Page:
Two New Study Options

‘Anthropology of the Anthropocene’

New Senior capstone course tackles anthropology’s role in mitigating climate change effects

By Luke Premo
Associate Professor

With communities across western states ravaged by wildfires, and WSU students, faculty, and staff menaced by a thick blanket of hazardous smoke that blocked out blue skies and turned the sun an eerie burnt orange, it wasn’t difficult for the students of Anth 490 to see how their course material related directly to their lives. Unfortunately, they needed only look out their windows to see with their own eyes some of the negative health effects of a warming planet.  In the face of such a complex and serious problem, it’s natural for them to ask, “What can anthropologists do to help?”

That question serves as the foundation of a new version of the anthropology capstone course, “Anthropology of the Anthropocene,” designed and taught by Luke Premo, associate professor. The course explores the ways in which human behavior has impacted the environment for thousands of years, with a special emphasis on how the “great acceleration” since the Industrial Revolution has amplified our carbon footprint. The capstone class provides students an opportunity to apply the anthropological perspective they’ve developed throughout their undergraduate career to evaluate relevant research in climate science, cognitive science, theoretical biology, political science, environmental justice, and related fields. They grapple with how the “Anthropocene” is defined differently by physical and social scientists, and what implications its definition might have for the success of policies designed to curb emissions and lessen the enormous social and economic costs warming will exact on human societies for decades (actually centuries) to come. They learn about how the Kruger-Dunning effect, the strong pull of group identity, and our knack for discounting future consequences of current actions present obstacles to not only recognizing but also dealing with the role humans play. They study how social sentiment and local and regional institutions evolve as a function of how ideas, knowledge, and innovations are passed among citizens via the various mechanisms of cultural transmission.

Although climate change might seem like a problem for atmospheric chemists, engineers, and climatologists, there is a crucial role for anthropologists as well. While global warming certainly presents a host of difficult problems for our colleagues in those disciplines, perhaps the most difficult challenge is the “people problem” it presents to social scientists: How do we coordinate efforts among different nations and societies—each of which is marked by its own history, values, interests, cultural norms, and varying exposure to the negative effects of climate change while at the same time inextricably embedded within the larger global community inhabiting a shared planet—to tackle an existential problem that could lead to the suffering of hundreds of millions of people within our children’s lifetimes? Anthropologists have an important role to play in helping to craft the international institutions that will facilitate the cooperation and oversight needed to address a social problem of unprecedented temporal and geographic scale. We trust that our anthropology graduates won’t be the only ones up to the task.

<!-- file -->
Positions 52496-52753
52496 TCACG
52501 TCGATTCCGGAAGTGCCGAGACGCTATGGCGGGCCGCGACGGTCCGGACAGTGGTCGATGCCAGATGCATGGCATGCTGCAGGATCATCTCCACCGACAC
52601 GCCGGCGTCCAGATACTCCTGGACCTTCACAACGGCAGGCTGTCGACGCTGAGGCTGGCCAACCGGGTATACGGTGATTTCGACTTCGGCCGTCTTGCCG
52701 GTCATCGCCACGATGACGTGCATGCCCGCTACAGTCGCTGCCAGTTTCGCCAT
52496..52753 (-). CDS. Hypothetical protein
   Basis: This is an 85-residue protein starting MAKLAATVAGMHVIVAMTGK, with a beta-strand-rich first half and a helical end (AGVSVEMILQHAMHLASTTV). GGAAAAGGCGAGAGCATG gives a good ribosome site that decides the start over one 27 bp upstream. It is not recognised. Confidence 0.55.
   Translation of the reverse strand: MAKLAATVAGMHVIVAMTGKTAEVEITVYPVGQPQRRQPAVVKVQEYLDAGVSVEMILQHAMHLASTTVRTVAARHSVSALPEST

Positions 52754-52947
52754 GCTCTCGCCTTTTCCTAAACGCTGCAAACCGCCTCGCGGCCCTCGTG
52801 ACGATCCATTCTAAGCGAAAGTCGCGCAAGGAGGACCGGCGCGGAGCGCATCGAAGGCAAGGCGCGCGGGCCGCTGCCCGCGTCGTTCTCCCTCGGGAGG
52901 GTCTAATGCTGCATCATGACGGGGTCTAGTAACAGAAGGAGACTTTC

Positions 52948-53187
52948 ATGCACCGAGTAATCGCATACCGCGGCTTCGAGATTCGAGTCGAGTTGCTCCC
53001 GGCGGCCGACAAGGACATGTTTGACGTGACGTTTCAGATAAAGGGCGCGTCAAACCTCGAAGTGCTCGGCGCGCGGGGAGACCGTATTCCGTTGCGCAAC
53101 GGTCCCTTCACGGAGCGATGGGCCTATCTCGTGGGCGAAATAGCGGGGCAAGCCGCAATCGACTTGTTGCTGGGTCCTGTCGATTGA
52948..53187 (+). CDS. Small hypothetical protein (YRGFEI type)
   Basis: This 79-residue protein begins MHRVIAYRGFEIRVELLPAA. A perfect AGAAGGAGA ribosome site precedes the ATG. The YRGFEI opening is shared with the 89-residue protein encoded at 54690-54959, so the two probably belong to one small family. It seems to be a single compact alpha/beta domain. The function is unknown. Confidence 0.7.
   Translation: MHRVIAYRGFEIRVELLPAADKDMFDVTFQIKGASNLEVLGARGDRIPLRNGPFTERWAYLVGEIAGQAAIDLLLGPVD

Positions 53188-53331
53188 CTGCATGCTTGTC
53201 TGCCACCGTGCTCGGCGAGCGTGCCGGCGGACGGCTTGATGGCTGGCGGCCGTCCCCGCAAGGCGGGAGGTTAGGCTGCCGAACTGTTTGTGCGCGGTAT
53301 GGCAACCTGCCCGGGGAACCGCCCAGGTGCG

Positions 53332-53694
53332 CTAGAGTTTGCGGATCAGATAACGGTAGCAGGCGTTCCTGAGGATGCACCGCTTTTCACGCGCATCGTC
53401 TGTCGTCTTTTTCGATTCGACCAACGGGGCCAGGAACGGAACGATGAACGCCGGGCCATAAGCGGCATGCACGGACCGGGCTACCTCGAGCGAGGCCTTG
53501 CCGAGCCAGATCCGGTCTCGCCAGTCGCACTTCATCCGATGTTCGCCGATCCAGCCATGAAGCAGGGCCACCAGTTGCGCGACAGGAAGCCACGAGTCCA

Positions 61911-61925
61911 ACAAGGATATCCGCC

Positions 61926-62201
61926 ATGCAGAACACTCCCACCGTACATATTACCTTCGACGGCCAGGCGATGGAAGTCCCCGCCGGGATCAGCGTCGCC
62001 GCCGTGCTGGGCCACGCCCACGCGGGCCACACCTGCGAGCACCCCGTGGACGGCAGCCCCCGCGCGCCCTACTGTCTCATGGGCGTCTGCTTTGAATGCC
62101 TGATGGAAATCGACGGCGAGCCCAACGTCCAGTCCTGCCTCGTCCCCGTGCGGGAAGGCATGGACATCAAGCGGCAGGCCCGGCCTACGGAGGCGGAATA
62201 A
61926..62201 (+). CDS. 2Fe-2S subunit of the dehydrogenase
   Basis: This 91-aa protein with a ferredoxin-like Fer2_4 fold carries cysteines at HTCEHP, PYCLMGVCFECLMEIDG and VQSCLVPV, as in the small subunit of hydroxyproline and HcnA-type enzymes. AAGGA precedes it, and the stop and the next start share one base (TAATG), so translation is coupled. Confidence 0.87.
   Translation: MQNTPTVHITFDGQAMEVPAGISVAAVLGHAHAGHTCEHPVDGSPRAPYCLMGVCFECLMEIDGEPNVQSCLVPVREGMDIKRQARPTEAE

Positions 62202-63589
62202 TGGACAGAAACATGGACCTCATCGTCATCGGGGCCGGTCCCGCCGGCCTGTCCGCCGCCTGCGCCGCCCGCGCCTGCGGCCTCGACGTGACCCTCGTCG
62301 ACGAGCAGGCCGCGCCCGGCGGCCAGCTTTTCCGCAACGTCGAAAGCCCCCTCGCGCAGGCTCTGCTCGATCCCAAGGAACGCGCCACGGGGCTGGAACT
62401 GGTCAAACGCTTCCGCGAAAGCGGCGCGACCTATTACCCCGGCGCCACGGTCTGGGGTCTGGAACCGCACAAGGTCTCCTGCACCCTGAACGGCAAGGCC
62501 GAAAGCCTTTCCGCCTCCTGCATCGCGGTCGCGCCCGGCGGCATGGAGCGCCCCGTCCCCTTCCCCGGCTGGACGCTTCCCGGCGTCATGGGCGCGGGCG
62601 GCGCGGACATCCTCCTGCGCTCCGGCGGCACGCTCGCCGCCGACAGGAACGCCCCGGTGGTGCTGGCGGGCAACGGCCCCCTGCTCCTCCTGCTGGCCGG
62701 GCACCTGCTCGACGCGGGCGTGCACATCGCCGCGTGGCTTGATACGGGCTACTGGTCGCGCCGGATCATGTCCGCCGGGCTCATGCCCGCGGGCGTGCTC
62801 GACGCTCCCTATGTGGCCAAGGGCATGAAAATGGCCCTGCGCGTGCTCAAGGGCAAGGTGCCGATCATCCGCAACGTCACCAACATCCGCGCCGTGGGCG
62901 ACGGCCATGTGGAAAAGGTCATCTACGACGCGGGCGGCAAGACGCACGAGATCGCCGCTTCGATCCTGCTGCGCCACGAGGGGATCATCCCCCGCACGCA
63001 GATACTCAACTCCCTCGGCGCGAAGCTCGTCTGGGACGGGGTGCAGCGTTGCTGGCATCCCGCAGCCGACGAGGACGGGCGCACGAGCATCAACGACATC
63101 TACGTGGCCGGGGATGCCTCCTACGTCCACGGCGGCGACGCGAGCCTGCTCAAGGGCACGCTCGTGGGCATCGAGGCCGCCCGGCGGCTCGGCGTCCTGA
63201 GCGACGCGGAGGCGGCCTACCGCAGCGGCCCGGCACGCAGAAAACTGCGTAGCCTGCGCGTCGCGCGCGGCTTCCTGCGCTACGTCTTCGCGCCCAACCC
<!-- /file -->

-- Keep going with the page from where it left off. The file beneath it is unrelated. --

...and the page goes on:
New Human Biology Degree

Responding to the global need for more skilled professionals in health, social, and environmental sciences and public policy, in Fall 2020 the Department of Anthropology and the School of Biological Sciences launched a new, interdisciplinary bachelor of arts degree in human biology, designed for rigorous study in the natural and social sciences. Graduates will be prepared for a wide variety of career options in areas of medical and health sciences, social work and support, development and analysis of public policy, and more. The four-year human biology program, offered on the WSU Pullman and Vancouver campuses, melds approaches and content from social and biological sciences to provide students with a vibrant, synthetic understanding of the roles of culture, the dynamics of natural and social systems, and the biological attributes responsible for shaping the human being.

Find out more and apply today!
Interested students should contact a degree advisor:
• in Pullman, Dena Spencer-Curtis at
• in Vancouver, Nicole Hess at

Human Biology (WSU degree catalog)